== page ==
Someone should do an experiment where sports devices are coded to randomly produce an alert message reading, “You’re having a terrible workout.” I’m willing to bet that a majority of today’s tech-dependent athletes would take this message seriously, rattled by it even if they’re in the middle of a terrific workout when it pops up. Laugh all you want, but this thought experiment is only marginally more absurd—and disturbing—than Garmin’s all-too-real “unproductive workout” alert message and a variety of other device features and metrics.
What bothers me most is the effect technology is having on athletes’ appreciation for the value of self-trust. The most self-trusting athletes are the most successful athletes, plain and simple. And self-trusting athletes have a high threshold for becoming alarmed. Like anyone else, they pay attention and notice things, but they shrug off most aberrations. When such an athlete is caught off guard by some unexpected difficulty like adjusting to a shift in their daily run time, they lose no sleep, telling themselves, “It’s probably nothing. I’ll give it a week to resolve itself, and if it doesn’t, then I’ll troubleshoot.”
In the old days, before the advent of sophisticated sports trackers, athletes had little choice but to allow small imperfections in their training to resolve themselves, or not. Nowadays, only the most self-trusting of athletes are able to resist sweating the small stuff, because temptations to do so have become almost atmospherically ubiquitous, a digital torrent of alerts and warnings and disappointing numbers to worry about shoved in our faces by our Garmins and Polars and Suuntos and Whatevers. It’s the training equivalent of an overzealous sports orthopedist moving into your home with all of his diagnostic equipment, hell-bent on finding something wrong with you.
Analytical reductionists—the kinds of people who are prone to say things like, “I’m trained in mathematical statistics and so inclined to examine numbers before making conclusions”—don’t understand this. They push back on the notion that there is harm in taking each and every device warning seriously. I call this hoarder logic. Have you ever tried to reason with a hoarder? It’s impossible! You choose an object from the pile and ask them if they really need to keep it. They respond with a pretty solid reason for keeping it. You then choose a second object from the pile—and a third, and a fourth—and they do the same, winning every battle yet losing the war. What makes hoarding a mental illness is not the hoarders’ specific reasons for holding onto individual objects but the very impulse to find a reason to keep all of them.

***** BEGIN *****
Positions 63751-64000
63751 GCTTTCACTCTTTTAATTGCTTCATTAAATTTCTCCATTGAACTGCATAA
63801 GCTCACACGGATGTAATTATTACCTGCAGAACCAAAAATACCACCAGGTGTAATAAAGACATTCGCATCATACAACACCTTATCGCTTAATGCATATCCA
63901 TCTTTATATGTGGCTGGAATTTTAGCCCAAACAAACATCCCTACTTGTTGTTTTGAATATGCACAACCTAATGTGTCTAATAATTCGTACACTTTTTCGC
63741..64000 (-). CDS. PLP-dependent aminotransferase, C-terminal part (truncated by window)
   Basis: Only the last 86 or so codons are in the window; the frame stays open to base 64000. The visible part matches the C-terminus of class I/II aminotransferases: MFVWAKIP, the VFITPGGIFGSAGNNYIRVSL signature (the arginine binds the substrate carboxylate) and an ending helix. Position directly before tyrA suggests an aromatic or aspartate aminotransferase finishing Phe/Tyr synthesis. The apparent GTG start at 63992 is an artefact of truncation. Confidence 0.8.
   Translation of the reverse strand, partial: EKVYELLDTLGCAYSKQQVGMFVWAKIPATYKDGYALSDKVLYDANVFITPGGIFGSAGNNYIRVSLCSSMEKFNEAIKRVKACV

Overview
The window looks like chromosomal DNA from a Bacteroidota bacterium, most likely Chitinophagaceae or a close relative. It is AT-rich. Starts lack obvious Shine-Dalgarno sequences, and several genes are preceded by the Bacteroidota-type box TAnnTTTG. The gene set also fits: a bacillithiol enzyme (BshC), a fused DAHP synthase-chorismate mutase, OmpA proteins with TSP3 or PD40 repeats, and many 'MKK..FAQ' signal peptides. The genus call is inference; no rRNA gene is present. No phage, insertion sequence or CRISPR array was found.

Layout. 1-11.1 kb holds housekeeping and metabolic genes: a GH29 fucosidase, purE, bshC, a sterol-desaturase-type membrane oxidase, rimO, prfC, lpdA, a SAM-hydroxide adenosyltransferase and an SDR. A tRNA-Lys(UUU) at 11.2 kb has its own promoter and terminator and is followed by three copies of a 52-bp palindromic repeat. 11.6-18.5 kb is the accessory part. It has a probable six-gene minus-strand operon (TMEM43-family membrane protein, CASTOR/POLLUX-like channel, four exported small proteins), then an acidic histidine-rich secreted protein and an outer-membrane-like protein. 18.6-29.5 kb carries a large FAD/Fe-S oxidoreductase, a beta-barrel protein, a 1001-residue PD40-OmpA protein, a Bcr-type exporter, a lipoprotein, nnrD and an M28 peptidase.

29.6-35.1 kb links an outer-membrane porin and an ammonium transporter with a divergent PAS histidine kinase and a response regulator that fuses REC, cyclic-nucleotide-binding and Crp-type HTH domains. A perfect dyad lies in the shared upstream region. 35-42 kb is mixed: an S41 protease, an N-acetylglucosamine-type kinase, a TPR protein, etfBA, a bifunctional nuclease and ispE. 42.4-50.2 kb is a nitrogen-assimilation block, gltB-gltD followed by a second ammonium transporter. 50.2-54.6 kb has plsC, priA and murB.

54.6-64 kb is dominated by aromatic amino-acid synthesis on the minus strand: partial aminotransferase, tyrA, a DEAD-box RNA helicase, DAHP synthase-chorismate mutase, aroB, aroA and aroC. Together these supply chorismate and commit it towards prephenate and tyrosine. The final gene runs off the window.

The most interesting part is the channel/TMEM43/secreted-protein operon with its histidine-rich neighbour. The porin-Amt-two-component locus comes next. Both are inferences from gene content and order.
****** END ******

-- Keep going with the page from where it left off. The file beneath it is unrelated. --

Analytical reductionists are the hoarders of the sports realm. They have solid reasons for taking each blip in the data stream seriously, but it is the underlying impulse to do this that’s the problem. Again, this impulse stems from a lack of self-trust. The ones who can’t stop troubleshooting are missing that assured sense of being in control of the overall process that makes the most mentally fit endurance athletes seem almost blasé to analytical reductionists, who look at them with mouths agape, wondering, “Don’t you even care? Shouldn’t you be worried?”
Regular readers of this blog will have noted that I’ve been beating the drum of device overdependence rather hard of late. Some of these readers might even suspect I have entered my crotchety old man phase, shaking my fist front my front-porch rocker and railing against technology, not because technology is so bad but because I’m weakening and beginning to feel left behind. That’s fair. If I were alone in my railing, this speculation might be worth entertaining, but in fact I am not alone. As I have taken pains to point out in past articles, growing numbers of scientists—the kind who are capable of big-picture, systemic thinking—are sounding the alarm as well. And it’s not just endurance athletes they’re concerned about.
Among the scientists banging the same drum as me are Peter Gamble of Auckland University of Technology, Lionel Chia of the University of Sydney, and Sian Allen of Lululemon Athletica’s R&D team, whose paper, “The illogic of being data-driven: reasserting control and restoring balance in our relationship with data and technology in football,” was published last year in Science and Medicine in Football. In it they write, “We propose that there is a fundamental need to reframe how we are seeking to employ data and more specifically make the necessary switch from being data-driven to data-informed.”
Remember Bob? Arguably, he was neither data-driven nor data-informed, if only because he ran fifty years ago when there wasn’t much data. But he was better off for it, at least compared to Sally and her fellow endurance athletes of today, who are data-driven without even realizing it. And what their device data is driving them to do, specifically, is train in a nearly constant state of troubleshooting, trying desperately to make up for a lack of control over the training process by responding to every cry of “Wolf” from their wristwatches with a full-scale wolf hunt.
How do you know if you’re in control of your training or not in control? How do you know if you are data-driven or merely data-informed? Here’s how: Imagine you had to train the way athletes did 50 years ago, trading your current gadget(s) for a basic stopwatch. If you are confident that this compromise would have little or no impact on your fitness development or competitive performances, then you are in control of your training and are not data-driven. The irony of it all is that you kind of have to get to the point where you don’t need your fancy athlete smartwatch to gain any benefit from it.